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December 2022 (Volume 31, Number 11)

This Month in Physics History

December 1945: The ENIAC Computer Runs its First, Top-Secret Program

Six young women programmed the world’s first modern electronic computer.

By Tess Joosse | November 10, 2022

ENIAC programmers National Archives
Credit: U.S. National Archives Education Updates

Marlyn Wescoff (left) and Ruth Lichterman were two of the ENIAC’s first programmers.



In December 1945, a secret sat behind a heavy door at the University of Pennsylvania’s Moore School of Electrical Engineering. Eighty feet long, made of hulking black metal, and weighing 30 tons, “it was just a monstrous thing,” recalled Betty Snyder Holberton a half century later. She and five other young mathematicians, Kathleen McNulty (later Mauchly Antonelli), Jean Jennings (Bartik), Marlyn Wescoff (Meltzer), Frances Bilas (Spence), and Ruth Lichterman (Teitelbaum), were the secret’s keepers, tasked with figuring out how it ticked and putting it to use.

That secret was the Electronic Numerical Integrator and Computer, or ENIAC, the world’s first programmable modern computer. Financed by the United States Army, designed by physicist John Mauchly and engineer J. Presper Eckert, and programmed by the six women, the ENIAC was first put to work on December 10, 1945, solving a math problem from the Army’s Los Alamos Laboratory. The program likely involved ignition calculations for the hydrogen bomb, but remains classified to this day.

However, the computer’s existence wasn’t hidden for long. The ENIAC was unveiled to the public on February 15, 1946, in a splashy demonstration held at the Moore School. “Electronic Computer Figures Like a Flash,” read a headline in The New York Times. The program the ENIAC ran in two hours, ballistic trajectory calculations, “would have kept busy 100 trained men for a whole year,” the article declared.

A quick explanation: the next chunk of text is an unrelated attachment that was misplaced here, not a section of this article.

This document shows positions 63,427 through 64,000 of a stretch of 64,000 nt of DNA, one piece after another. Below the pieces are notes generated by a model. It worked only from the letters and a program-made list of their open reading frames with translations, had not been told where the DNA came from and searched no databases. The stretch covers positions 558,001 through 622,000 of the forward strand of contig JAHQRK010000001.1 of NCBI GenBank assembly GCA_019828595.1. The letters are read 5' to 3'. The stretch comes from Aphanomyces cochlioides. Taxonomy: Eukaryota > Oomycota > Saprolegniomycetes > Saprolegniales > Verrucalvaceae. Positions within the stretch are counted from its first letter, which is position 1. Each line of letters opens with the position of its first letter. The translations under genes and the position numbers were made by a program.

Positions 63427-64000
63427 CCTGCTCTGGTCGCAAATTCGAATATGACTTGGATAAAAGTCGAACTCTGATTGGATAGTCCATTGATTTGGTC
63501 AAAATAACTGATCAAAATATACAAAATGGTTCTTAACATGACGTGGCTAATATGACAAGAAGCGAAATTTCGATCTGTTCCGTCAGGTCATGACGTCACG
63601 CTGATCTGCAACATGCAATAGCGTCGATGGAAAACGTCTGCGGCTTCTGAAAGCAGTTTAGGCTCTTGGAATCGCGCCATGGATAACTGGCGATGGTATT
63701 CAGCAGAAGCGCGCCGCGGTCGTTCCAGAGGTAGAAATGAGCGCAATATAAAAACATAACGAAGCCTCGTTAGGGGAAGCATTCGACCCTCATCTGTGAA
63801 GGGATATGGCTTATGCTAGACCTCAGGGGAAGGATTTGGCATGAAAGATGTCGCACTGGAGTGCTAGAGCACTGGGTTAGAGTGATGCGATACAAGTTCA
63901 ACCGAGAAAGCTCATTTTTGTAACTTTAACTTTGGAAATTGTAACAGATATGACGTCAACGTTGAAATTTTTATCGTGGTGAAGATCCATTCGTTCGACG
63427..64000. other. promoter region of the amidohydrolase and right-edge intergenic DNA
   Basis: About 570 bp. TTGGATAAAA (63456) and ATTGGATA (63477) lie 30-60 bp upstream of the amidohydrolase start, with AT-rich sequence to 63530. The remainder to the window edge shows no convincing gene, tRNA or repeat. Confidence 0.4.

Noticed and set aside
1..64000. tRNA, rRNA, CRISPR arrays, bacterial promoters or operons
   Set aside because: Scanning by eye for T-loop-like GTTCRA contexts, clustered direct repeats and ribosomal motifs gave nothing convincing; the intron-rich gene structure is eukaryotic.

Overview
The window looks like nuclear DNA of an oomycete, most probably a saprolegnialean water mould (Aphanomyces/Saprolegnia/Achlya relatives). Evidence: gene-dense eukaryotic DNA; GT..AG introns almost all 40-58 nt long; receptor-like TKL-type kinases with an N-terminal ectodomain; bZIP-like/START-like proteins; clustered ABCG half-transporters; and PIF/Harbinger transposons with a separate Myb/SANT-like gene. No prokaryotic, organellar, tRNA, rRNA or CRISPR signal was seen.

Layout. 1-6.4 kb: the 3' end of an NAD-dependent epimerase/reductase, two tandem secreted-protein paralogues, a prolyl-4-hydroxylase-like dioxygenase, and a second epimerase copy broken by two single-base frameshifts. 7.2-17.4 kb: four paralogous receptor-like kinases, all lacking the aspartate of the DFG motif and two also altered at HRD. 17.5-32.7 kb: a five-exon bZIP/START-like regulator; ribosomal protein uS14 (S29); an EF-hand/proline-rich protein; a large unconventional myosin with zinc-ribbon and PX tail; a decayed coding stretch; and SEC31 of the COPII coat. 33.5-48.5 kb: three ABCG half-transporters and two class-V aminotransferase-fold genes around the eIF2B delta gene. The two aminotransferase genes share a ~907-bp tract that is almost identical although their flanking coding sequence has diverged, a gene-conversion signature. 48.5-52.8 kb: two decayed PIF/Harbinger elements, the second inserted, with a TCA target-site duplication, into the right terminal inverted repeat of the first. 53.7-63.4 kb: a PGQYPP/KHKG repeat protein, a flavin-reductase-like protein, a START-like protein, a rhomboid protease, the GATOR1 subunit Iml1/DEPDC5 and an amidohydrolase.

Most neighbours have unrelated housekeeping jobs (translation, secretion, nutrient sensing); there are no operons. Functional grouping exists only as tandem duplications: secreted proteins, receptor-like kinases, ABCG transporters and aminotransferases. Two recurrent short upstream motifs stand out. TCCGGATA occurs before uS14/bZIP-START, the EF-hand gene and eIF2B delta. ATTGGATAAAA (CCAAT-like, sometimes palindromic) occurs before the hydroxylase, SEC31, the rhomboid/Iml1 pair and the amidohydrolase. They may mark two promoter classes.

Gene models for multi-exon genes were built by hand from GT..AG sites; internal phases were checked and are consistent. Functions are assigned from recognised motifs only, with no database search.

In reality, the calculations would have been the purview of 100 trained women. And the six who programmed the ENIAC weren’t mentioned in the press, nor at the demonstration. “No attendee congratulated the women. Because no guest knew what they had done. In the midst of the announcements and the introductions of Army officers, Moore School deans, and ENIAC inventors, the Programmers had been left out,” writes Kathy Kleiman in Proving Ground: The Untold Story of the Six Women Who Programmed the World’s First Modern Computer. “On probably no other day of my life have I experienced such thrilling highs and such depressing lows,” Jennings Bartik later said.

Four years earlier, in 1942, the Army sent out notice that it was looking for women mathematics majors to work at the Moore School. Women had been working as “computers,” the term at the time for people who do calculations, since the late 19th century, says Janet Abbate, author of Recoding Gender: Women’s Changing Participation in Computing and a historian at Virginia Tech. “It was work that required a mathematical education but was a repetitive and dead-end job, so it didn’t appeal to educated men,” she explains. The new opportunity at the Moore School involved the war effort, and across the U.S., women were following Rosie the Riveter’s lead and joining the workforce to help in the fight. Nearly a hundred women, including the six who would later program the ENIAC, were hired as computers at the school for the Army’s Ballistics Research Laboratory.

ENIAC photo 2
Credit: U.S. Army photo; archives of the ARL Technical Library

Betty Jean Jennings (left) and Frances Bilas operate ENIAC's main control panel.